NASA is planning to develop a long-term production center for the Space Launch System though it is unsure of the costs it will incur in contracting with the experts.
NASA has revealed that they have an agreement with Northrop Grumman so that the firm can manufacture rocket boosters for the Space Launch System. This deal involves a tune of $49.5 million to purchase the rocket boosters’ components for use in the subsequent test flights of the SLS. This move adds to Northrop Grumman’s tasks given that it also needs to design Artemis 1,2 and 3 boosters for SLS before 2025.
The agreement is an initiative that precedes a long-term contract of manufacturing boosters for the six SLS programs. The long-term deal will finally be complete in 2021 to hold up to 2030.
NASA’s SLS program manager John Honeycutt submits that the progressive steps are plans that NASA intends to integrate all the components for the upcoming Space Launch System rockets. These rockets will be in use in the lunar Artemis exploration missions. He states that the agreement gives them adequate time to purchase the components needed to produce boosters for the fourth mission.
The SLS intends to merge capsules from the Northrop Grumman to form a five-segment solid rocket booster to fix the shuttle for its apparent missions. Currently, Northrop Grumman has been transporting segments from its Utah site to the Kennedy Space Center to finalize the stack up and adjoining of the capsules. These capsules are especially to complete the boosters for the Artemis 1 mission.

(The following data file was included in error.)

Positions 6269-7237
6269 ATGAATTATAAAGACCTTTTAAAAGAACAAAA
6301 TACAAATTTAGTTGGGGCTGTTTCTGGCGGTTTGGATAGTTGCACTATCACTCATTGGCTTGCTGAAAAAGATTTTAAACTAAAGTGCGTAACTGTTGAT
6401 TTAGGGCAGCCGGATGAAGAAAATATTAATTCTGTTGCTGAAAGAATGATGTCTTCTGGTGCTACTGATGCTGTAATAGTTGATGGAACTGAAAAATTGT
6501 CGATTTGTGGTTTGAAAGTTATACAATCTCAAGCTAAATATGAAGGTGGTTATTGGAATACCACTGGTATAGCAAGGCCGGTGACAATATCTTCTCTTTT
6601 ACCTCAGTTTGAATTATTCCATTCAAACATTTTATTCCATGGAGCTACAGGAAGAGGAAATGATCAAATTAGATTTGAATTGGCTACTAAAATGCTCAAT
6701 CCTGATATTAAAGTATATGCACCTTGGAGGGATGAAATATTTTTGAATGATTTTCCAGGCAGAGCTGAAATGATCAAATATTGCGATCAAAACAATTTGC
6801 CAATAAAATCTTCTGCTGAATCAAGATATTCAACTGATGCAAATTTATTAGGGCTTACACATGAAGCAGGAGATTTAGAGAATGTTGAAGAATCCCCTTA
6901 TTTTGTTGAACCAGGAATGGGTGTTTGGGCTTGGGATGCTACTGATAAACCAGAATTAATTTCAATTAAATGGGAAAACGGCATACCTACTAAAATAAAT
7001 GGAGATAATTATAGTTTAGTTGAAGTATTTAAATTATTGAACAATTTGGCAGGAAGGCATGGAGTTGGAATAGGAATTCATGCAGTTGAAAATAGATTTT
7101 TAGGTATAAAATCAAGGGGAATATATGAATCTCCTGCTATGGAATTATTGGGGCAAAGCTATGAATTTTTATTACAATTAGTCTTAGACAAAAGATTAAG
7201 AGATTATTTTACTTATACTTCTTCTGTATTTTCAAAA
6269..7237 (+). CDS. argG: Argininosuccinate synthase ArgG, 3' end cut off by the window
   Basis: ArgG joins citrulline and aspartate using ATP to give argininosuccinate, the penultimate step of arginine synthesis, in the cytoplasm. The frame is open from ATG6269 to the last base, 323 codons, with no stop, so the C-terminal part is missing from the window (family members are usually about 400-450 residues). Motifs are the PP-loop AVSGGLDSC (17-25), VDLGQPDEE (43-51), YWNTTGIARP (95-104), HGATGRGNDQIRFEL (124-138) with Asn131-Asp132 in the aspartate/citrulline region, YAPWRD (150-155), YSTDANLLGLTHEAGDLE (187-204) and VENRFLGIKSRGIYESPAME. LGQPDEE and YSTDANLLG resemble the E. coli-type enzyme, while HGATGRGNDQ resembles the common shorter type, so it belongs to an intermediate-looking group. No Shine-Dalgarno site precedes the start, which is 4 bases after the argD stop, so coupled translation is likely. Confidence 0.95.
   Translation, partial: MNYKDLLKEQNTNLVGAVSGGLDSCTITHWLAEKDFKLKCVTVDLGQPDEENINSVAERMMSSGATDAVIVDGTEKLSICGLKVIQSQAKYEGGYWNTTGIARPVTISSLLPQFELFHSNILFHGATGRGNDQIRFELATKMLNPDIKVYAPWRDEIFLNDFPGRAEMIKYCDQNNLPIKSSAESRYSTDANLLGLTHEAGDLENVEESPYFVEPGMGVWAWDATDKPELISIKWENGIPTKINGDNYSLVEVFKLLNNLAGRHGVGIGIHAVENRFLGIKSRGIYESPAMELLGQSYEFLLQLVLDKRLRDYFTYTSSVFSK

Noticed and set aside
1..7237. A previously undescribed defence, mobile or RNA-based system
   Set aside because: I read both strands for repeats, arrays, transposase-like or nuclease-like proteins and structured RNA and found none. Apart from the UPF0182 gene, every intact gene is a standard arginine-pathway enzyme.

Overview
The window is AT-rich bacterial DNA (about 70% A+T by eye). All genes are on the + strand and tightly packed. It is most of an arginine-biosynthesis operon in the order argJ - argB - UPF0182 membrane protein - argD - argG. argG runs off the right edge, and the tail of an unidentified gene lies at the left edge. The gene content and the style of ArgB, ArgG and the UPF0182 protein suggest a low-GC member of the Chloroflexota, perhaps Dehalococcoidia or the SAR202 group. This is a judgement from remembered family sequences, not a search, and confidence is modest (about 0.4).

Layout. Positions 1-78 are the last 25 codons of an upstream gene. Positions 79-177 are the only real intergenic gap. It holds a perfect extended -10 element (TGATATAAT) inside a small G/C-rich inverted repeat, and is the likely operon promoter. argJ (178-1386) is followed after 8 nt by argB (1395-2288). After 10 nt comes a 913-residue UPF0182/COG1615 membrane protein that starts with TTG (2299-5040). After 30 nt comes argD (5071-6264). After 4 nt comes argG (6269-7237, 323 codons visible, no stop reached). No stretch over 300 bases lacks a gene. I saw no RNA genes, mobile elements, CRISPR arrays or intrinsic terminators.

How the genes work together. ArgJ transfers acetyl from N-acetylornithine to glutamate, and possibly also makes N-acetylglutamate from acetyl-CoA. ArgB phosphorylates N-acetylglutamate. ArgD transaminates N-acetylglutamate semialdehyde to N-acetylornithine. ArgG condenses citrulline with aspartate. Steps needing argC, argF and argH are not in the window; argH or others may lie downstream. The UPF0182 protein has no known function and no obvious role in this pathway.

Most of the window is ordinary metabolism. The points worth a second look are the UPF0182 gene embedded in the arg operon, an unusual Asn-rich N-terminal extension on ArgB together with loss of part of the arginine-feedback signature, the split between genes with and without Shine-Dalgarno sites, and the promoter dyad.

NASA’s SLS boosters office manager, Bruce Tiller, that they are integrating the boosters to initiate the Artemis 1 mission. He further reveals that they are designing boosters to stock up for the upcoming Artemis 2 and 3 projects. This SLS booster office is at the Marshall Space Flight Center.
Recently, NASA has signed contracts with space firms to operationalize the Space Launch System as soon as possible. Some of the agreements include the Boeing deal from which they will obtain ten primary platforms of the rocket. Another contract involves Aerojet Rocketdyne. This $1.79 billion deal will generate 18 RS-25 engines for the primary stage of the rocket.
NASA speculates that these long-term agreements can minimize the total cost of designing single SLS vehicles. NASA’s administrator Jim Bridenstine said, at the Michoud Assembly Facility, that the cost of purchasing an individual SLS rocket is substantially high compared to buying the rockets in bulk. This statement came out after they witnessed the finality of Artemis 1 primary stage. However, the reduced cost in such purchases remains uncertain though Bridenstine hints that they expect to obtain an individual SLS at half the regular price.
Long-term contracts open up methods for the individual partners to minimize costs since they need to make profits. Aerojet Rocketdyne executives revealed that their R&D department is working out to reduce the manufacturing costs of an RS-25 engine by 50 percent.